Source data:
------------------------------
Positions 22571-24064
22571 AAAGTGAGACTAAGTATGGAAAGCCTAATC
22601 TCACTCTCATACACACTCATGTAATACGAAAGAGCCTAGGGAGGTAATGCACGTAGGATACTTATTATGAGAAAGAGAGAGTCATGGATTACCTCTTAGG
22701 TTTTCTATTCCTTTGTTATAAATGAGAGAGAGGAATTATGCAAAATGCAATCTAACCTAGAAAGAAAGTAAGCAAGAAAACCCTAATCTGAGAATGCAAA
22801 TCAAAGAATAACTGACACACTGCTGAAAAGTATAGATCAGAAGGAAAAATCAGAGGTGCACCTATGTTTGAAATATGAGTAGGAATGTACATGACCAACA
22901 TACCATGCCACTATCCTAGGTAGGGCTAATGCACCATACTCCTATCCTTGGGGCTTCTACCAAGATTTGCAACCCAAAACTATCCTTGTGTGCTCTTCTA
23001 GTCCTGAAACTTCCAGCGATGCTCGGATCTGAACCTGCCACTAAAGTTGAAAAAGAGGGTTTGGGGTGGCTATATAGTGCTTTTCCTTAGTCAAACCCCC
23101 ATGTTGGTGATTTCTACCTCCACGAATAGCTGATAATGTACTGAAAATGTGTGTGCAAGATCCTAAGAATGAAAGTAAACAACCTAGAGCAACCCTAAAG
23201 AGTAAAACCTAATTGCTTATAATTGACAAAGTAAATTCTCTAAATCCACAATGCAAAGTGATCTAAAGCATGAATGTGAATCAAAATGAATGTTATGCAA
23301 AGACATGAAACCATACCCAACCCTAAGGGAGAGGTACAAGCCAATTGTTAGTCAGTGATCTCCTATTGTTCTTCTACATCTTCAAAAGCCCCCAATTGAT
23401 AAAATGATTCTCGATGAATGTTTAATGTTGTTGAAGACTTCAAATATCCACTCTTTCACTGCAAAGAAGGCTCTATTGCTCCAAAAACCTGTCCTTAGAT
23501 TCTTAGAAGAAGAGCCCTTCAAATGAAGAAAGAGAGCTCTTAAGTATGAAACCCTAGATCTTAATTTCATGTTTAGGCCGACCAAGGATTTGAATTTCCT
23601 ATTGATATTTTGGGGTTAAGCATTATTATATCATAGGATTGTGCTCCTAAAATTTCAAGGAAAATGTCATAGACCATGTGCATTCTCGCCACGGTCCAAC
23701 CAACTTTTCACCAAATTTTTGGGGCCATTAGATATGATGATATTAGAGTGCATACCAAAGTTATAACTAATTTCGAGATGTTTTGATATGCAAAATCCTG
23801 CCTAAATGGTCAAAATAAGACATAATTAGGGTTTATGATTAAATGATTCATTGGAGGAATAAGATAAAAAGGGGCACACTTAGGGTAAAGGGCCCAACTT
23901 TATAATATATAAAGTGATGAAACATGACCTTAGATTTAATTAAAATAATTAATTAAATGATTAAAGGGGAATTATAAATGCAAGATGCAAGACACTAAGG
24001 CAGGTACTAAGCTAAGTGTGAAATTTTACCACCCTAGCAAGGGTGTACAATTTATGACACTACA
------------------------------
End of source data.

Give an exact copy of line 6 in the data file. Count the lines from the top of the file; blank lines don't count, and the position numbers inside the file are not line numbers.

22901 TACCATGCCACTATCCTAGGTAGGGCTAATGCACCATACTCCTATCCTTGGGGCTTCTACCAAGATTTGCAACCCAAAACTATCCTTGTGTGCTCTTCTA